The quote below is from the report written by the International Commission on the Futures of Education established by UNESCO (p. 123-124), and speaks to co-creation and partnerships.

Practitioner research, action research, historical archival research, case study research, ethnography, etc. are among the many methods that have proven fruitful for use by those within the field. In this way, education must be understood not merely as a field for the application of external experimentation and study, but as a field of inquiry and analysis itself.

The affirmation of schools as places where knowledge is produced and of teachers as knowers, depends deeply on how universities, organizations and researchers interact and collaborate with those embedded in education and draw on their rich insights, reflections and experiences. Universities play pivotal roles in promoting educational research, both for their expertise in advancing disciplinary knowledge and transcending different disciplines. Teachers will always be among the central authors of knowledge on their profession, as it results from shared reflection on that experience and, in this, they should be supported in publishing their research and reflections. Students are also important sources of knowledge and understanding about their own educational experiences, aspirations, achievements, and reflections.

Universities and researchers can extend support by being always in dialogue (emphasis mine) with schools, teachers and students. Participatory evaluation, collaborative research, youth-led research, and practitioner inquiry are among the many methodological traditions that can be drawn on to further systematize the learning between those researching within and externally to education. Educational research will be a key tool to project and monitor the transformations necessary to engage with a new social contract for education.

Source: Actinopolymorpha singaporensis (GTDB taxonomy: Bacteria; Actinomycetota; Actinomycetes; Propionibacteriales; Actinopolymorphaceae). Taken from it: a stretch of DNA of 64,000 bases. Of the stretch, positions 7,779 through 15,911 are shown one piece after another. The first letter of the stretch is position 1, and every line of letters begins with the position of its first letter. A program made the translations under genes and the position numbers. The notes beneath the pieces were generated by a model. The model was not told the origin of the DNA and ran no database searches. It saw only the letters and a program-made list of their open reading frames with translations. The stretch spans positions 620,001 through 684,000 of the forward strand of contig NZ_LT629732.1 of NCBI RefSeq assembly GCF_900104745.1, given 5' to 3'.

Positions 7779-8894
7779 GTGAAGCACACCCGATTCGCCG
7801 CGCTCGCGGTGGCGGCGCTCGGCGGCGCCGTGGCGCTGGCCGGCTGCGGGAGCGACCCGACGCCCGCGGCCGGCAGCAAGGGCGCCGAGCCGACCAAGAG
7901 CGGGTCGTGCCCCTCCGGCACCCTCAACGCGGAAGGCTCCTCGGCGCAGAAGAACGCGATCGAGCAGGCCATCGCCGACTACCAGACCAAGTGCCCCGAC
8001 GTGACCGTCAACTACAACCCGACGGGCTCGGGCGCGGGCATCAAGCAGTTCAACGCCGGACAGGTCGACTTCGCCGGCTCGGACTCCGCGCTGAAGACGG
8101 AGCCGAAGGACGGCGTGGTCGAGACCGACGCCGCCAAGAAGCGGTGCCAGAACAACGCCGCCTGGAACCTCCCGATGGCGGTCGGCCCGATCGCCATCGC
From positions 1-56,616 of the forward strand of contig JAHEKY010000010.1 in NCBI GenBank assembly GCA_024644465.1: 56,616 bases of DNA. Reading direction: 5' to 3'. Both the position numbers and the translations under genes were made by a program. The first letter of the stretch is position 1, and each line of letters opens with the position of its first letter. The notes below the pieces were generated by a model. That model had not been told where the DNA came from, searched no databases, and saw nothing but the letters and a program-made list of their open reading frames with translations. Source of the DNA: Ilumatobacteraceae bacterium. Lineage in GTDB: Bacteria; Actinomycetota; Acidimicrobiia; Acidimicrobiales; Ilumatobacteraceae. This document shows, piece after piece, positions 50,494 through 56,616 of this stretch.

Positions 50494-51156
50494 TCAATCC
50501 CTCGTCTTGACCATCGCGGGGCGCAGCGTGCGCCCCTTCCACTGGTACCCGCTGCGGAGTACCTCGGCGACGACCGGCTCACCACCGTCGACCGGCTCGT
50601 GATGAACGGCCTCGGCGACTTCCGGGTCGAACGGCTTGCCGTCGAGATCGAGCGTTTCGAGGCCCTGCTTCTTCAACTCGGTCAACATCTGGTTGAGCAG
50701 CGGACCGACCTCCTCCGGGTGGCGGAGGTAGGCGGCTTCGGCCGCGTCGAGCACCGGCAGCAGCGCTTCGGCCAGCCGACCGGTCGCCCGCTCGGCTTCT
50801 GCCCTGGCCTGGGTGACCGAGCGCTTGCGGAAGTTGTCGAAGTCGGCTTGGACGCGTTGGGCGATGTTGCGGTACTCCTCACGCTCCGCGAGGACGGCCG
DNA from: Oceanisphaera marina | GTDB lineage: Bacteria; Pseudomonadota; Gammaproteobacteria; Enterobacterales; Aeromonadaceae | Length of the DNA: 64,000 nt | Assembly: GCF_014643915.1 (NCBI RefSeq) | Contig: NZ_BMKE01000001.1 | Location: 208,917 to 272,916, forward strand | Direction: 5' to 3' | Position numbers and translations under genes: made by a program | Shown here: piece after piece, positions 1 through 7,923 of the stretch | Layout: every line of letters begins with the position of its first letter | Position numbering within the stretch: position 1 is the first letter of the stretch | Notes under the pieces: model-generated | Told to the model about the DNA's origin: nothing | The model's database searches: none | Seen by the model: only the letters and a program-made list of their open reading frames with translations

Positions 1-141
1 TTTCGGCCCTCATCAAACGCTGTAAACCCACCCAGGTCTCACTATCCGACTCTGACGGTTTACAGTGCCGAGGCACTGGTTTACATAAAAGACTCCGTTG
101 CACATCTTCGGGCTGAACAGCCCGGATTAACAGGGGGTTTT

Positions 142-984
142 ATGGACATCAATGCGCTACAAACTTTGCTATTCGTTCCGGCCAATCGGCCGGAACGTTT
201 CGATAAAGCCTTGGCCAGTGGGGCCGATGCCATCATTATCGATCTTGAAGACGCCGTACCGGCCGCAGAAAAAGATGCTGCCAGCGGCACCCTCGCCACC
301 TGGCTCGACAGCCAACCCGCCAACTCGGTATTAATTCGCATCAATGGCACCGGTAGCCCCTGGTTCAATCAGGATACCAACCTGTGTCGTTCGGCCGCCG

Page 125 speaks further to this.

Research partnerships that are interdisciplinary, inter-sectoral and cross-cultural, that span academic, civil society and educational milieus, and that foster shared communication and mutual learning, offer tremendous potential to advance the priorities and proposals put forward in this Report.

Not all research partnerships are fair and equitable, and partners with greater resources or institutional power can exert undue influence on the course and outcomes of a partnership even if inadvertently. Epistemic humility is needed to challenge assumptions in and around education, many of which are deeply embedded in our conception of the nature of human beings, of society, and of the more-than-human world. Our operating paradigm will need to shift away from simplistic categorizations of knowledge relationships such as ‘North/South’ or ‘Western/non-Western,’ towards complex and relational ecologies of knowledge.

And page 127

Successful knowledge production for the futures of education will need to become consciously inclusive, socially and culturally diverse, inter-disciplinary and inter-professional, and able to foster communication, collaboration, ownership and mutual learning.

Page 130

Universities, research institutions and their partners are called on to put a special focus on research and innovation to support the renewal of education as a common good and the co-construction of a new social contract for education. They can become most effective, however, when they position themselves in relationship and in dialogue with those already working, thinking, reflecting in education – with teachers, students, schools, families, communities. As mentioned in earlier chapters, this will require a renewal of the public mission of universities towards the generation of an open and accessible knowledge commons, and the education of new generations of researchers and professionals who are committed to the advancement of knowledge for the benefit of themselves and humanity.